By: Lincoln Tan

The report found that Asian parents considered it their responsibility to teach their child their heritage culture and language. Photo / Andrew Warner.

Maintaining cultural knowledge and heritage language skills is a challenge for a growing number of under-5 Asian children in New Zealand, a new study has found.

The Asia New Zealand Foundation Starting Strong: Nurturing the potential of Asian under-5s report looks at the rapidly increasing Asian under-5 population, their home environment, as well as the response of Early Childhood Education (ECE) centres to this changing demographic.

Families of Asian ethnicity in New Zealand place great importance on their heritage culture and language, but as soon as children start school, English becomes the main language at home and their heritage language is used less, researchers say.

“It is important to recognise the benefits of having these children with diverse languages and cultures growing up in New Zealand given Asia’s growing relevance,” says Simon Draper, Executive Director of Asia New Zealand Foundation.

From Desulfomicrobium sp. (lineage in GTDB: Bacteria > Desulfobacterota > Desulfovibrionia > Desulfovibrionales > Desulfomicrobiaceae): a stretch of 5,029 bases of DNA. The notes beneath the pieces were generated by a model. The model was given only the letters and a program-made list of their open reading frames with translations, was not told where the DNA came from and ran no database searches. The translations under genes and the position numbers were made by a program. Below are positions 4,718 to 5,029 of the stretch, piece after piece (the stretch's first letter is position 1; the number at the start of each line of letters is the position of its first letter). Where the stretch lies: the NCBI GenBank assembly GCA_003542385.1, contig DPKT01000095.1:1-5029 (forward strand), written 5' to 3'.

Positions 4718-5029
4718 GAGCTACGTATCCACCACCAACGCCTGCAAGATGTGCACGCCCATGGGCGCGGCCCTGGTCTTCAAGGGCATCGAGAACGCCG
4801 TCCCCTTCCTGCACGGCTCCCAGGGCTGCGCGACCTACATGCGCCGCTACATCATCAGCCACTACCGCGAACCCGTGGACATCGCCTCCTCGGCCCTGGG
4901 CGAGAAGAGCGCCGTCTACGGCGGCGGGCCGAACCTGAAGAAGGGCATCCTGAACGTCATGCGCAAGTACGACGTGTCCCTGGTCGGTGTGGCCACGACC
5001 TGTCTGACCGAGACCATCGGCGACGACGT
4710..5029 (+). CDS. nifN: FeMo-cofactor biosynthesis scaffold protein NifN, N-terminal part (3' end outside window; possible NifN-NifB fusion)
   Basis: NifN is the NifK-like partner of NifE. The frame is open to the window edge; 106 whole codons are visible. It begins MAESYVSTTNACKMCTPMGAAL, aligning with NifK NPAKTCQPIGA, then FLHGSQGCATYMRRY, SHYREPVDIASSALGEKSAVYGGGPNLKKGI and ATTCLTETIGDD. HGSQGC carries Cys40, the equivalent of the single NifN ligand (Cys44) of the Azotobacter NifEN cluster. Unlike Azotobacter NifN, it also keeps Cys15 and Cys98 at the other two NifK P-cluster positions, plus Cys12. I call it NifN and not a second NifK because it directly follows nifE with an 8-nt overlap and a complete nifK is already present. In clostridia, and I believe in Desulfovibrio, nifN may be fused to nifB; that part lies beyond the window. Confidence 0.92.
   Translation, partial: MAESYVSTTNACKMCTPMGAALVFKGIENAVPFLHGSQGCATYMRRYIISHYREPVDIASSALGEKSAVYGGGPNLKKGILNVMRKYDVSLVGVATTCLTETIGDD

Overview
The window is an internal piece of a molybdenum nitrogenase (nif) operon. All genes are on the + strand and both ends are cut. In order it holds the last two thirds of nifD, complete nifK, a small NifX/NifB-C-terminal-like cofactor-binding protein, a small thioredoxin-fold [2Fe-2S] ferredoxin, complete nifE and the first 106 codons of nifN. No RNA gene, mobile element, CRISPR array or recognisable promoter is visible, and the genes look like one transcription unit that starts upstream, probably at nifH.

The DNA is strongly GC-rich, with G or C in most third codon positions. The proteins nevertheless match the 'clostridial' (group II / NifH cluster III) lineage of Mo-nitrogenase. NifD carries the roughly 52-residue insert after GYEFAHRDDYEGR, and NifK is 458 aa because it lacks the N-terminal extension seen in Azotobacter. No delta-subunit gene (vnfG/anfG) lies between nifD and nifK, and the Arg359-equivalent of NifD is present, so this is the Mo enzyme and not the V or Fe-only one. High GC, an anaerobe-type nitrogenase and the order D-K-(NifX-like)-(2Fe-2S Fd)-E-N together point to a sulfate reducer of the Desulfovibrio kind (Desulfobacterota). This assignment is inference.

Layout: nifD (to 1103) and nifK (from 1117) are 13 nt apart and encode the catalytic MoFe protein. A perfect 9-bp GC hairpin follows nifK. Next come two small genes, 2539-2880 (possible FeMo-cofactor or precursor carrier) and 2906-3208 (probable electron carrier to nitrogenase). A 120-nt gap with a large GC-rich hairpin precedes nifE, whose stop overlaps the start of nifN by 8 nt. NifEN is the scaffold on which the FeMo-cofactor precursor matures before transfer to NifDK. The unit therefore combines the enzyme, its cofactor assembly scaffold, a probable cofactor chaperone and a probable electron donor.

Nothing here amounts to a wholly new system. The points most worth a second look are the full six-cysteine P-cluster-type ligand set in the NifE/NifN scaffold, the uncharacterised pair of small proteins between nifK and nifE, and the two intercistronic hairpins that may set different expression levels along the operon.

Almost one in five children under 5 in New Zealand are now of Asian ethnicity.
The number almost doubled between 2001 and 2013 from 18,378 to 35,898.

Draper said these children are entering the school system with a head start, bringing cultural knowledge and language skills that could present a real advantage when they enter the workforce.

“There is no reason these children cannot learn English and at the same time retain their heritage language,” he said.

An earlier foundation report released in July found only 8 per cent of senior secondary students are “Asia-ready” and six out of 10 did not consider Asia-related skills and knowledge important for New Zealand’s future workforce.

Draper said its data suggested not enough support is being given to the development of Asia-related skills for school leavers.

The report found that Asian parents considered it their responsibility to teach their child their heritage culture and language, and did not expect ECE centres to do this.

Many Asian parents requested that English be spoken at ECE centres, even when bilingual teachers were available, because they believed English fluency was essential for children making a smooth transition to school.

ECE centres cited constraints on time, resources and availability of bilingual teachers as some of the barriers they faced.

Draper said a co-ordinated approach was needed to ensure language skills and cultural understanding of these children “are not lost”.

He added that an adoption of a National Languages Policy would assist in growing a “languages culture” within New Zealand where children speak more than one language, as it is in majority of countries in the world.

Source: NZ Herald


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